Teachers who walk into their maths classroom with an Understanding-first, (procedures-second) mindset realise the importance of procedures, realise the importance of procedural knowledge. However, they also know that having students understand what they are working on for the majority of lesson time is their most important aim.

Teachers who walk into their maths classroom with an Understanding-first, (procedures-second) mindset realise the importance of procedures, realise the importance of procedural knowledge. However, they also know that having students understand what they are working on for the majority of lesson time is their most important aim.

Disclaimer #2: The terms Understanding-first and Procedures-first are terms I’m deliberately using to make a point. I’m not suggesting these are new ideas. In other articles, I refer to the ‘Understanding-first approach’ as a ‘Hybrid conceptual-procedural approach’. In all cases, the terms fit the context. I’m stating this for anyone reading through an academic lens.

## Some principles of an Understanding-first (procedures-second) approach:

The following bullets are common to any Understanding-first approach. More could be added.

- Strive to have students understand the activities they are working through for the majority of lesson time.
- Use activities that are mostly open-ended and student-centred.
- Ensure the activities enable students to work with the concepts via simple situations that allow them to use their own thinking rather than learned procedures.
- Have students determine the associated procedure (if appropriate).

## ONE: An Understanding-first (procedures-second) approach to Fractions, Decimals and Percentages

Before we start, if we are going to approach a fractions-decimals-percentage unit in a way that will have students understanding what they are working on for the majority of lesson time then why not approach these as one unified topic. After all, the three are based on the same ‘parts-vs-whole’ concept. Compartmentalising and teaching fractions, decimals and percentages as separate units only adds to students’ confusion. But that is the subject of another article.

Simplifying fractions:

To lead students towards the procedure of simplifying fractions, first establish their understanding of the related concepts through activities that require students to use their own thinking i.e. open-ended activities based on fractions that simplify easily. Ask students to create fractions equivalent to ½, ⅓, ¾, and so on. Ask them to demonstrate, with equipment or diagrams, why they are equivalent fractions. Ask students to create and answer their own ‘simplify these fractions’ questions. Challenge students to establish a procedure for simplifying more complicated fractions.

Operating with percentages

To lead students towards operations with percentages, immerse them in activities that require their own thinking based on situations that they understand. Ask them to create and demonstrate questions based on simple percentages of quantities. Again, challenge students to determine the procedure for more difficult situations.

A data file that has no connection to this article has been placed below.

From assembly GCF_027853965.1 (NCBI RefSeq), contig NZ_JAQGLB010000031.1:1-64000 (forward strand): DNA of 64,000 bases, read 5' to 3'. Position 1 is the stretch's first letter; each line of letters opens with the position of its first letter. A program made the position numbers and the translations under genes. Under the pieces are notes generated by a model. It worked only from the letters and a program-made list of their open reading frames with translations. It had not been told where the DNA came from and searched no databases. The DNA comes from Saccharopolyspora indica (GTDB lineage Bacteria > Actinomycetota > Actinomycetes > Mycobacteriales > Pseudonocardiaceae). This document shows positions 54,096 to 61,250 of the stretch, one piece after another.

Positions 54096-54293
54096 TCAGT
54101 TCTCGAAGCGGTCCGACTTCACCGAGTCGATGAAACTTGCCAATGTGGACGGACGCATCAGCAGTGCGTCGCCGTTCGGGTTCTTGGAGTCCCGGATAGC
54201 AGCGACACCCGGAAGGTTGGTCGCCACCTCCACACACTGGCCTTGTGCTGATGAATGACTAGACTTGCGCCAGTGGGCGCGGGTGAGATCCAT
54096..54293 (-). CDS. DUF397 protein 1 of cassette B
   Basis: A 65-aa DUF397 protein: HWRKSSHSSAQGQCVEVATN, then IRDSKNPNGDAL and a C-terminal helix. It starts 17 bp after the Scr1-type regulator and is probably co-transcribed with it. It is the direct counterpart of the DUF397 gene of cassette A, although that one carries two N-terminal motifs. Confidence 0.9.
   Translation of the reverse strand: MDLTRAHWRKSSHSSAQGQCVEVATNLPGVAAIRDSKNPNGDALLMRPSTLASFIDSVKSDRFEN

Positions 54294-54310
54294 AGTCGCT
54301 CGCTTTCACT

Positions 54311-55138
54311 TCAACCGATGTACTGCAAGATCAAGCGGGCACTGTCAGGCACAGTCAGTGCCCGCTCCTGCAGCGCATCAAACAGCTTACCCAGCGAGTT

More …

Use these Understanding-first principles to create activities for the remaining procedures for fractions-decimals-percentages.

Simplifying fractions:

To lead students towards the procedure of simplifying fractions, first establish their understanding of the related concepts through activities that require students to use their own thinking i.e. open-ended activities based on fractions that simplify easily. Ask students to create fractions equivalent to ½, ⅓, ¾, and so on. Ask them to demonstrate, with equipment or diagrams, why they are equivalent fractions. Ask students to create and answer their own ‘simplify these fractions’ questions. Challenge students to establish a procedure for simplifying more complicated fractions.

Operating with percentages

To lead students towards operations with percentages, immerse them in activities that require their own thinking based on situations that they understand. Ask them to create and demonstrate questions based on simple percentages of quantities. Again, challenge students to determine the procedure for more difficult situations.

More …

Use these Understanding-first principles to create activities for the remaining procedures for fractions-decimals-percentages.

## TWO: An Understanding-first (procedures-second) approach to Right-angled Trigonometry

To see the Understanding-first approach applied to right-angled trigonometry, you are encouraged to work through this free tutorial. It contains a detailed explanation, two videos and will provide you with three resources for you to use with your students. You will need to sign up first.

The same principles are employed through the Conceptual Approach to Trig - give students an appreciation of the concepts underpinning right-angled trig, then have them work through exercises that draw on those concepts (rather than 20 questions of the same type). On the surface, this approach may not seem very different from the Procedures-first equivalent. Yet the engagement is way higher. Vastly more students understand what they are doing for the majority of lesson time and, in my experience, three to four lessons-worth of time can be saved over a ten-twelve lesson unit. There is way too much detail to share here so again, check out the free tutorial.

The same principles are employed through the Conceptual Approach to Trig - give students an appreciation of the concepts underpinning right-angled trig, then have them work through exercises that draw on those concepts (rather than 20 questions of the same type). On the surface, this approach may not seem very different from the Procedures-first equivalent. Yet the engagement is way higher. Vastly more students understand what they are doing for the majority of lesson time and, in my experience, three to four lessons-worth of time can be saved over a ten-twelve lesson unit. There is way too much detail to share here so again, check out the free tutorial.